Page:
It’s fair to say that the films of Nicolas Winding Refn are not for everyone. His previous film, Only God Forgives – which I thought to be a modern masterpiece – was roundly booed by moronic critics at the Cannes Film Festival, and rather predictably, so was his latest, The Neon Demon. It’s easy to understand why blockheads would feel the need to vocally express their dismay at the film, and it’s not all about an inflated sense of self-importance. Refn’s films seem almost designed to be an affront to conservative (socially, not necessarily politically) viewers. The combination of visual excess, genre-defying narratives, violence and challenging sexuality (always certain to put the fear of God into many a critic) are never going to go down well with the sort of people who hand out awards to Ken Loach – which is why they are always interesting, even if not entirely successful.
The Neon Demon is not entirely successful. But its faults are certainly compensated for with its excessive visual style and moments of brilliance that help make a somewhat slight and messy narrative more interesting than it might be in the hands of a less adventurous filmmaker.
At its heart, the film is the old story of innocence corrupted by success in a corrupt world – in this case the fashion industry, oft-criticised for the way it treats young women, be it sexual abuse at the hands of dodgy photographers and model agents, pushed into drug use and anorexia through the demands of designers or used up and spat out before they have even left their teens. All those elements are touched up, at least in passing, in this film – catty asides from models about being too old by 21, agency heads telling the skinny Elle Fanning that some people will think she is too fat – but ultimately, this is a story that we have seen several times before in various forms; at times, the film brought Paul Verheoven’s misunderstood masterpiece Showgirls to mind with the plot development.
Fanning is sixteen year Jesse, newly arrived in LA without the baggage of parents or friends, and determined to become a model. We first see her posing, covered in fake blood, for amateur photographer and potential boyfriend Dean (Karl Glusman), and before long she has been signed up by an agent (Christina Hendricks) and starts a meteoric rise up the modeling ranks. Along the way, she becomes friends with make up artist Ruby (Jena Malone), and encounters catty models Gigi and Sarah (Bella Heathcote, Abby Lee), who – already nearing their sell-by date as models – see her as a threat. Rightly so, as it turns out, because she is soon taking work away from them. This, and a fateful rejection of Ruby’s sexual advances, leads to an ultimate confrontation, as the film finally lurches into full psycho horror in the final act.
The controversy surrounding The Neon Demon rather unfortunately sets up viewer expectations that the film just can’t match – which may be a relief for those with delicate stomachs. Stories of the film’s excessive violence and wild offensiveness – courtesy, rather predictably, of the ever-moralising Daily Mail – prove to be wildly inaccurate. Certainly, the film has its gory moments, and one (possibly two, depending on your sensibilities) moment of audacious excess – but much of the violence, which is restricted to the final part of the film in any case, takes place off-screen, and what we do see would not have raised eyebrows even ten years ago. All the necrophilia and cannibalism that has been part of the film’s controversy doesn’t seem that excessive, quite frankly – not if you’ve seen Nekromantik, which was featuring corpse fucking and eyeball gobbling back in 1988.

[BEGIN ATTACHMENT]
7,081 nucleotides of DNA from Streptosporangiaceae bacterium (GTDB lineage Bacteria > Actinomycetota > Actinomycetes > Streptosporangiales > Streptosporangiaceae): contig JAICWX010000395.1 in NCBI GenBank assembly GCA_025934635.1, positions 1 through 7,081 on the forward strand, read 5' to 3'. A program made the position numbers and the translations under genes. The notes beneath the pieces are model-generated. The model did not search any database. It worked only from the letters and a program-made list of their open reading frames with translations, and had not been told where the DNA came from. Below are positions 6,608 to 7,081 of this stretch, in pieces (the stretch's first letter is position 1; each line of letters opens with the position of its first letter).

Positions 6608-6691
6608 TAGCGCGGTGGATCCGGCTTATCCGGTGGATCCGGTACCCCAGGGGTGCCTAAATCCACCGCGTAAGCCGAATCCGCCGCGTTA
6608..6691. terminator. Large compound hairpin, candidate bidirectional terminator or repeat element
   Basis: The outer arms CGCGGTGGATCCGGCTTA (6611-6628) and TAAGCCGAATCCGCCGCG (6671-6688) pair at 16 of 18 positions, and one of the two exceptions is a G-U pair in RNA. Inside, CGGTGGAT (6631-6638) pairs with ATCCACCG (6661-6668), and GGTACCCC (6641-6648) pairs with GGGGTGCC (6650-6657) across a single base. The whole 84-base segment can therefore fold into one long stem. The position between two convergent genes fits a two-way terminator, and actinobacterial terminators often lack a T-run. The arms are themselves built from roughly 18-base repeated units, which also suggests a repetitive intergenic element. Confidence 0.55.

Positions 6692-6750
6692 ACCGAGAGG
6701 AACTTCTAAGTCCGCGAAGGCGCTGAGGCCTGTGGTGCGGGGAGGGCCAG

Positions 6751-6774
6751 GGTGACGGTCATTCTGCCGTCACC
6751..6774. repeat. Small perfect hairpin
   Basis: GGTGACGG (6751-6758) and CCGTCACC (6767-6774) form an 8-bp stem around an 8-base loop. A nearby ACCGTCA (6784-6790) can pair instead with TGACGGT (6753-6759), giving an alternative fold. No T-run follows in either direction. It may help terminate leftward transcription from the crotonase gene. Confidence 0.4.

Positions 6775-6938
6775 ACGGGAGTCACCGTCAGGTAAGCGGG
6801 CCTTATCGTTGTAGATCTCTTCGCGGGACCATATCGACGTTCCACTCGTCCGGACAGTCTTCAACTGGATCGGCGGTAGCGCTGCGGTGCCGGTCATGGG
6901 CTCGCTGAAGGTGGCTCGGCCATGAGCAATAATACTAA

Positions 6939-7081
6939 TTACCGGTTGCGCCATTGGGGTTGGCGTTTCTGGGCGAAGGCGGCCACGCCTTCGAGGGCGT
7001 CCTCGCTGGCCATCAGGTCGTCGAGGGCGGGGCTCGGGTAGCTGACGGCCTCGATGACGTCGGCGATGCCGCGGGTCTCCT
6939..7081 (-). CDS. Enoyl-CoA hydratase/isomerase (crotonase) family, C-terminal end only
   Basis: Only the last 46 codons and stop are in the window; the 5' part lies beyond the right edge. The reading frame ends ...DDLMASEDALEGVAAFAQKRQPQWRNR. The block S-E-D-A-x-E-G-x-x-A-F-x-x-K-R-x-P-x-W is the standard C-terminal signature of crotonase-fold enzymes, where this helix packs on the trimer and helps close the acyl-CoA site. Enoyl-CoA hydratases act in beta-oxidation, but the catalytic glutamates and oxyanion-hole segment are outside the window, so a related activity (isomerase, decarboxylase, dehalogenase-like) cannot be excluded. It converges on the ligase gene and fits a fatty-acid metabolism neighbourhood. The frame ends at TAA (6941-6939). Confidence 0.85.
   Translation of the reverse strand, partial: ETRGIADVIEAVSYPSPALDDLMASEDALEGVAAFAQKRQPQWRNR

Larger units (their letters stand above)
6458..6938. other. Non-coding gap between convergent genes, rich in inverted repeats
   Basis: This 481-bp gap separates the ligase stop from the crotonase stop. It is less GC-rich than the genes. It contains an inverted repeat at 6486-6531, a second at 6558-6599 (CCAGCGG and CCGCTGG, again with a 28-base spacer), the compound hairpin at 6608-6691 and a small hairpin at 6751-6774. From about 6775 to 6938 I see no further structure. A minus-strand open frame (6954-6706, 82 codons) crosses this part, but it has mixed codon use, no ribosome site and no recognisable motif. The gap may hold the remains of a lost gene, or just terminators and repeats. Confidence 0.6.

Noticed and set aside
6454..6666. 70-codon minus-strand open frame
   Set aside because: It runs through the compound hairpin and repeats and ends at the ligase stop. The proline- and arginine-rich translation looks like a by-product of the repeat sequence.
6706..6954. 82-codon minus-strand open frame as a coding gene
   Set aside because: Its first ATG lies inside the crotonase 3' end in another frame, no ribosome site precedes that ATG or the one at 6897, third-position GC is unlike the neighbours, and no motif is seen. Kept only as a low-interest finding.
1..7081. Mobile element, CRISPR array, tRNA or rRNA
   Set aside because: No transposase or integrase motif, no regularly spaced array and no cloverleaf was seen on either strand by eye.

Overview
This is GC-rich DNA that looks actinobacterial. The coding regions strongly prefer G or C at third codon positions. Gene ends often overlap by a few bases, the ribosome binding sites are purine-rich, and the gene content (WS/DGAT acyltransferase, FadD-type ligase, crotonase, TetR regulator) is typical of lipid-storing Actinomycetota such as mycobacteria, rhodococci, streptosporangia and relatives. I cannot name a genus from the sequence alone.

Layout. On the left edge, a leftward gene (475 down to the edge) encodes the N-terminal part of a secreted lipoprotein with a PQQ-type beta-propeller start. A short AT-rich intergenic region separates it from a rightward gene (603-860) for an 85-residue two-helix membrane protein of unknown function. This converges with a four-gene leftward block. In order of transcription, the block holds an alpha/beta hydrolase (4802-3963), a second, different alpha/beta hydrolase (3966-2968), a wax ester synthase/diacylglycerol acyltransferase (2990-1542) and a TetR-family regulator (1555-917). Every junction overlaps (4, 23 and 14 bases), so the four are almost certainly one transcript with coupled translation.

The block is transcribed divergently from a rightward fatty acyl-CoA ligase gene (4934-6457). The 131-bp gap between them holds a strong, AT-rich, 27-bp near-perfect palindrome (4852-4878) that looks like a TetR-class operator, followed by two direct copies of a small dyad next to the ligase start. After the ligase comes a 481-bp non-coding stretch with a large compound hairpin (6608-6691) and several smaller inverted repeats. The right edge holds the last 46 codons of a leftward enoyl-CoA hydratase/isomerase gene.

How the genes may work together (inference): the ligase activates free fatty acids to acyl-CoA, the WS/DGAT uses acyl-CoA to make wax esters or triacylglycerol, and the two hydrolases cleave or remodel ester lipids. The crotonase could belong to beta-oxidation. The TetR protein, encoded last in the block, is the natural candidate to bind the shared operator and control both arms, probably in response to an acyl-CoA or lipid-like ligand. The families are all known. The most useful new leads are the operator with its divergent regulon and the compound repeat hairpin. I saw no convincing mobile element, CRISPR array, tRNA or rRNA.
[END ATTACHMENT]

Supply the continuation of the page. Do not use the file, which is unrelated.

Where the film does excel in in its visual style, where there really is no restraint. Clearly riffing on the works of Mario Bava (who made his own fashion-based horror film back in 1965 with Blood and Black Lace) and Dario Argento, Refn ensures that every moment of the film looks and sounds gorgeous – vivid colour washes, extraordinary sets and a sense of style that suits the subject, as the camera slowly crawls through the shot and Cliff Martinez’s score pounds away. Refn’s film feels very much like a languid European art house film of the 1960s, deliberately – some might say ploddingly – paced and with a stilted acting style that matches the emotionally dead, two dimensional world that the characters inhabit. This does, admittedly, make it hard to really care about what happens to anyone, and if you want to have a sense of involvement with a film rather than just admiring its aesthetics, then this might be a problem for you. Personally, I’m not a fan of style over substance – but in this case, it feels as though the emptiness is a vital part of the story.
But where the film falls down is where all too many modern films fall down. At two hours, the film is probably half an hour too long, and seems to reach a natural ending before carrying on for some time. While the slow pace of the film is an important part of the style, it still could benefit from some trimming, I think. As little is made explicit in the development of the narrative, it’s hard to believe that the final moments are an essential requirement. It’s not that these scenes are all that helpful to the film.
Refn is certainly an artist – probably one of the best working in cinema at the moment – and a lesser Refn at this time is probably still more interesting than most other films out there. Perhaps my expectations were too high after Only God Forgives – and I certainly found The Neon Demon to be fascinating, gorgeous and provocative. But there is a part of me that thinks it could have been even better. And I still hate the title.
Thanks to Broadway Cinema